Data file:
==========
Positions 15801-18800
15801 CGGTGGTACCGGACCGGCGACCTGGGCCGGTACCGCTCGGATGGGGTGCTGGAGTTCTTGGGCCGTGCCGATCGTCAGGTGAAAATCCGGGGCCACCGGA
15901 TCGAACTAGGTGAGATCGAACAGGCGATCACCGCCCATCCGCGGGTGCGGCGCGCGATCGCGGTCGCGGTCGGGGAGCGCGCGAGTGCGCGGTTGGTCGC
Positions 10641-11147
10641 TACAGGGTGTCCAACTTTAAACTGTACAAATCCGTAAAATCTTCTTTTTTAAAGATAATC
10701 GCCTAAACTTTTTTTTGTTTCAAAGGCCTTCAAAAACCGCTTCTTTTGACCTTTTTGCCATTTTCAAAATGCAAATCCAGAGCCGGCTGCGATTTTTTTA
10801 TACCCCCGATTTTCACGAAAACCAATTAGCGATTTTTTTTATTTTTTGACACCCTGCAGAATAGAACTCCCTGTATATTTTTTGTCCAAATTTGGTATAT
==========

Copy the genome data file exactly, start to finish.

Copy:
Positions 15801-18800
15801 CGGTGGTACCGGACCGGCGACCTGGGCCGGTACCGCTCGGATGGGGTGCTGGAGTTCTTGGGCCGTGCCGATCGTCAGGTGAAAATCCGGGGCCACCGGA
15901 TCGAACTAGGTGAGATCGAACAGGCGATCACCGCCCATCCGCGGGTGCGGCGCGCGATCGCGGTCGCGGTCGGGGAGCGCGCGAGTGCGCGGTTGGTCGC
Positions 10641-11147
10641 TACAGGGTGTCCAACTTTAAACTGTACAAATCCGTAAAATCTTCTTTTTTAAAGATAATC
10701 GCCTAAACTTTTTTTTGTTTCAAAGGCCTTCAAAAACCGCTTCTTTTGACCTTTTTGCCATTTTCAAAATGCAAATCCAGAGCCGGCTGCGATTTTTTTA
10801 TACCCCCGATTTTCACGAAAACCAATTAGCGATTTTTTTTATTTTTTGACACCCTGCAGAATAGAACTCCCTGTATATTTTTTGTCCAAATTTGGTATAT